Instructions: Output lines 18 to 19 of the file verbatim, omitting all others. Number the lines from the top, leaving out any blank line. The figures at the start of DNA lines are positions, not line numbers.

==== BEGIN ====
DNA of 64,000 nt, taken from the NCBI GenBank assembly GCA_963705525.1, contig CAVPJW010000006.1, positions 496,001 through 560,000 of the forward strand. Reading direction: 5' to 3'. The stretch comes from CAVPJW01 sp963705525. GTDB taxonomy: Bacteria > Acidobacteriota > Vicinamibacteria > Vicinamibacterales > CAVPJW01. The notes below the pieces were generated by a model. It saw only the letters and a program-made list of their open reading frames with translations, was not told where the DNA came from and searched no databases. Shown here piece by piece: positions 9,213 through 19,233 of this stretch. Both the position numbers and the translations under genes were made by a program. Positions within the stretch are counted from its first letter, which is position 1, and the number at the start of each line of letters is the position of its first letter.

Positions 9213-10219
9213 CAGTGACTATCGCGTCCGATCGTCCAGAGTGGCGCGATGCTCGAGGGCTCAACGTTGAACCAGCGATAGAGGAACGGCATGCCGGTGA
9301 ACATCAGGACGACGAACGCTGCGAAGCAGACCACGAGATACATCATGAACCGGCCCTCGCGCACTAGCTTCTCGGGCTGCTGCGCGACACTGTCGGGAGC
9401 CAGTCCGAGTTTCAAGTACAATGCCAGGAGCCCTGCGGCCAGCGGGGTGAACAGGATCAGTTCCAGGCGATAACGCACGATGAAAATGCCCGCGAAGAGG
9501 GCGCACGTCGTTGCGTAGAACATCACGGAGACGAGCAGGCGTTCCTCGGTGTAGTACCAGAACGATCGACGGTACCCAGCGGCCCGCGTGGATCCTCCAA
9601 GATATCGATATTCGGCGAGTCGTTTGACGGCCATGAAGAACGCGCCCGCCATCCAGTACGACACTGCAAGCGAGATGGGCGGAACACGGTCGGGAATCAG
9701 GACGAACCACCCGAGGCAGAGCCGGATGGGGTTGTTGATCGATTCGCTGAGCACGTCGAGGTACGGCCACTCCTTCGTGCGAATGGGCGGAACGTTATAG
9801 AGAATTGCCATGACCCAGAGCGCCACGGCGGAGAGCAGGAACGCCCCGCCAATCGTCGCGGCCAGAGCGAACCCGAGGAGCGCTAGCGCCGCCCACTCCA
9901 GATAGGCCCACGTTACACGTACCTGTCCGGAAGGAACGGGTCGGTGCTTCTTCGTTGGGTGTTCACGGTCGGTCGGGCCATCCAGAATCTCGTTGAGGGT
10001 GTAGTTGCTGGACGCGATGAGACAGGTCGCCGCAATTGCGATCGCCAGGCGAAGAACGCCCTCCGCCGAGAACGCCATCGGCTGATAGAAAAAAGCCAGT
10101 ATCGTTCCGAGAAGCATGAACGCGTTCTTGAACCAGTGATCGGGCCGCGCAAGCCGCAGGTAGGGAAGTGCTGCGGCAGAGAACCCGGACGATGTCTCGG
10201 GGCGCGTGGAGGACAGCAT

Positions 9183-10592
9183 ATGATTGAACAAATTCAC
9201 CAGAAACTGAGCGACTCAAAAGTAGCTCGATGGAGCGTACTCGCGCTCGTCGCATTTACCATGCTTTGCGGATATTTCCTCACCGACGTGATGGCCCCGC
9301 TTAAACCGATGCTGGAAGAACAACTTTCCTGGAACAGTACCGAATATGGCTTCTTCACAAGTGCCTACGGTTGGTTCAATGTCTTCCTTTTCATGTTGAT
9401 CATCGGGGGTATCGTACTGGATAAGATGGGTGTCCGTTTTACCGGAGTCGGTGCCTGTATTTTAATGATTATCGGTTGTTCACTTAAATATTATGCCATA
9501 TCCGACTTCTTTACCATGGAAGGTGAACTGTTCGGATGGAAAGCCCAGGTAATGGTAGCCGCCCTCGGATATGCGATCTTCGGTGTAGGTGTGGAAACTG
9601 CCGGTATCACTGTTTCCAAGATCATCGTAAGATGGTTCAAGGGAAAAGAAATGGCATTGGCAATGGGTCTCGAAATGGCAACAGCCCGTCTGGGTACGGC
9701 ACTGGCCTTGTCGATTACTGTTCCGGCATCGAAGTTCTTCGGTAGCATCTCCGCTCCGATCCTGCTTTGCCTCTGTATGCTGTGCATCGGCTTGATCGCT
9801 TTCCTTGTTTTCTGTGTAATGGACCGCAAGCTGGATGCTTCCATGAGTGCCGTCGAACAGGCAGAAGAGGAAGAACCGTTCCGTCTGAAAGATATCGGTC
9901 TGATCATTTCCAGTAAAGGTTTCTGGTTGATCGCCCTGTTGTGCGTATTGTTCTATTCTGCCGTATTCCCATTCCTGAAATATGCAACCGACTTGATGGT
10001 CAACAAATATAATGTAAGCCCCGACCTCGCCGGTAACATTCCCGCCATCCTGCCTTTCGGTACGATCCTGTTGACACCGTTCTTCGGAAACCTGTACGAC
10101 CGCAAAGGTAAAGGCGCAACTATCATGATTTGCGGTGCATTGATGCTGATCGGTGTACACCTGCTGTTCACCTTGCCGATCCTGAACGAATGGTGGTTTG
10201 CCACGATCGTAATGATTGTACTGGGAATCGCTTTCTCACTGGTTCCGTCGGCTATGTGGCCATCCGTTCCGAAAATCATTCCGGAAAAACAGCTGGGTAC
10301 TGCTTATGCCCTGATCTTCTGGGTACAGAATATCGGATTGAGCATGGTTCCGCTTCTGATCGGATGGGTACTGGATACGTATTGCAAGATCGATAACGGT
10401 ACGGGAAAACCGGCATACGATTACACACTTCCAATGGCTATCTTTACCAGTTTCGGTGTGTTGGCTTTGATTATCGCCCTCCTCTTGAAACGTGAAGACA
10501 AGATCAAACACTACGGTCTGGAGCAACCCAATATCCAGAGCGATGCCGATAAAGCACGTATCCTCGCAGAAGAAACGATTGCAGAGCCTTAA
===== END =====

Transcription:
9401 CATCGGGGGTATCGTACTGGATAAGATGGGTGTCCGTTTTACCGGAGTCGGTGCCTGTATTTTAATGATTATCGGTTGTTCACTTAAATATTATGCCATA
9501 TCCGACTTCTTTACCATGGAAGGTGAACTGTTCGGATGGAAAGCCCAGGTAATGGTAGCCGCCCTCGGATATGCGATCTTCGGTGTAGGTGTGGAAACTG